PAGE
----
Under Rule 13, whether a counterclaim is permissive or compulsory depends on whether that claim “arises out of the transaction or occurrence that is the subject matter of the opposing party’s claim.” But as the debate between Judge Bryan and Judge Friendly in Heyward-Robinson shows, it can be difficult to discern which claims arise from the same transaction or occurrence.
Although judges usually agree that Rule 13(a)’s transaction or occurrence requirement “should be interpreted liberally,” Rule 13(a)’s requirement remains ambiguous since “courts have refrained from making any serious attempt to define the transaction-or-occurrence concept in a highly explicit fashion.” 6 Charles Alan Wright, Arthur R. Miller, and Mary Kay Kane, Federal Practice and Procedure § 1410 (3d ed.).
In an important case on counterclaims, interpreting and applying an earlier version of Rule 13 known as Equity Rule 13, the Supreme Court attempted to define the transaction or occurrence requirement in the following way:
‘Transaction’ is a word of flexible meaning. It may comprehend a series of many occurrences, depending not so much upon the immediateness of their connection as upon their logical relationship. . . . Essential facts alleged by appellant enter into and constitute in part the cause of action set forth in the counterclaim. That they are not precisely identical, or that the counterclaim embraces additional allegations . . . does not matter.
Moore v. New York Cotton Exch., 270 U.S. 593, 610 (1926).
Given that even the Supreme Court’s definition of “transaction” noted its flexibility, it is perhaps unsurprising that courts have adopted different approaches to applying the test. Four tests have been offered for applying Rule 13(a):
1) Are the issues of fact and law raised by the claim and counterclaim largely the same?
2) Would res judicata (claim preclusion) bar a subsequent suit on defendant's claim absent the compulsory-counterclaim rule?
3) Will substantially the same evidence support or refute plaintiff's claim as well as defendant's counterclaim?
4) Is there any logical relationship between the claim and the counterclaim?
6 Wright, Miller, & Kane, Federal Practice and Procedure § 1410. How might these tests differ in practice? What are the strengths and weaknesses of each approach?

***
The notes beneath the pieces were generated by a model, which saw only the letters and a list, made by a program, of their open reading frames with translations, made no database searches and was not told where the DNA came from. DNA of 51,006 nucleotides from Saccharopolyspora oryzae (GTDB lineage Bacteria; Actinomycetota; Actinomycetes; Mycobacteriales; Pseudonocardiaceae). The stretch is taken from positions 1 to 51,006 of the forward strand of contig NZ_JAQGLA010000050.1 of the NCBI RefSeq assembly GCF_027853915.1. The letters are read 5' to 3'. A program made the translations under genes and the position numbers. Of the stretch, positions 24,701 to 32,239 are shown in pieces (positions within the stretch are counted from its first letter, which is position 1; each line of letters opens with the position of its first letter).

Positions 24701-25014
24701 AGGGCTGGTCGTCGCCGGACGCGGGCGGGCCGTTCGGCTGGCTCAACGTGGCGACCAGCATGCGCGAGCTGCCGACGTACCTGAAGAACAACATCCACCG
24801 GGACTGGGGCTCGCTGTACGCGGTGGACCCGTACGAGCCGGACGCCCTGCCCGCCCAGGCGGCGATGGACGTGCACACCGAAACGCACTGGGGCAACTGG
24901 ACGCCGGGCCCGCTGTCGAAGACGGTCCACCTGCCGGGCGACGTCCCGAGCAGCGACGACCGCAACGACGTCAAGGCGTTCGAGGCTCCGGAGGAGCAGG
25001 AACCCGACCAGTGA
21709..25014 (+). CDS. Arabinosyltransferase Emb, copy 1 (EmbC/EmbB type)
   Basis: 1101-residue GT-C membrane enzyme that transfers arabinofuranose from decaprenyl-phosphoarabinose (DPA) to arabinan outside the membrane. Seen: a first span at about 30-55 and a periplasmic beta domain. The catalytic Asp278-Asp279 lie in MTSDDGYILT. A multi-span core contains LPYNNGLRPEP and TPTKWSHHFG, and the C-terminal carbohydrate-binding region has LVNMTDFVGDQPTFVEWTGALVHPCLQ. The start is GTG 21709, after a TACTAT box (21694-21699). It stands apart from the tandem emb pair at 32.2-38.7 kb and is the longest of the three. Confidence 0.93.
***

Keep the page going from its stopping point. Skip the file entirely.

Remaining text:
It is also important to recall that, as with joinder rules generally, some states have chosen not to follow the Federal Rules. Most states have also chosen to distinguish compulsory and permissive counterclaims based on the same transaction or occurrence test. See, e.g., Wash. Ct. R. 13 (using the same language as Rule 13). However, in Virginia, counterclaims are always permissive. See, e.g., Va. Sup. Ct. R. 3:9 (“A defendant may, at that defendant’s option, plead as a counterclaim any cause of action that the defendant has against the plaintiff or all plaintiffs jointly, whether or not it grows out of any transaction mentioned in the complaint . . .”); see also Va. Code. Ann. § 16.1-88.01 (West 2013). Recently, Virginia’s Advisory Committee on Rules of Court urged the state to adopt the transaction or occurrence rule for compulsory counterclaims used by 42 states and the federal system. See Virginia Advisory Committee on Rules of Court, “Should the Raising of Transactionally-Related Counterclaims Be a Required Part of Defendant’s Answer in Virginia Practice” (Oct. 1, 2007), available at www.valawyersweekly.com/wp-files/pdf/va/06/CompulsorySHORT.pdf. But the state supreme court and state legislature have not done so. Why not? What are the strengths and weaknesses of Virginia’s alternative?
Furthermore, federal law also applies a different, albeit similar, test in one related context. Even though the Federal Rules apply the “transaction or occurrence” requirement to counterclaims, the rules do not guarantee that the federal courts have jurisdiction over those claims. Section 1367, which governs supplemental jurisdiction for such claims (and will be discussed in Section 7.8, infra), states that “the district courts shall have supplemental jurisdiction over all other claims that are so related to claims in the action within such original jurisdiction that they form part of the same case or controversy under Article III.” 28 U.S.C. § 1367(a). What is the relationship between § 1367’s test and the “transaction or occurrence” test? Recent decisions to address this question have found § 1367’s test broader, concluding that supplemental jurisdiction can extend to at least some permissive counterclaims. See, e.g., Global NAPs, Inc. v. Verizon New England Inc., 603 F.3d 71, 87-88 (1st Cir. 2010) (refusing to define the outer boundaries of § 1367, but nevertheless “decid[ing] that supplemental jurisdiction is somewhat broader than the transaction-or-occurrence test.”).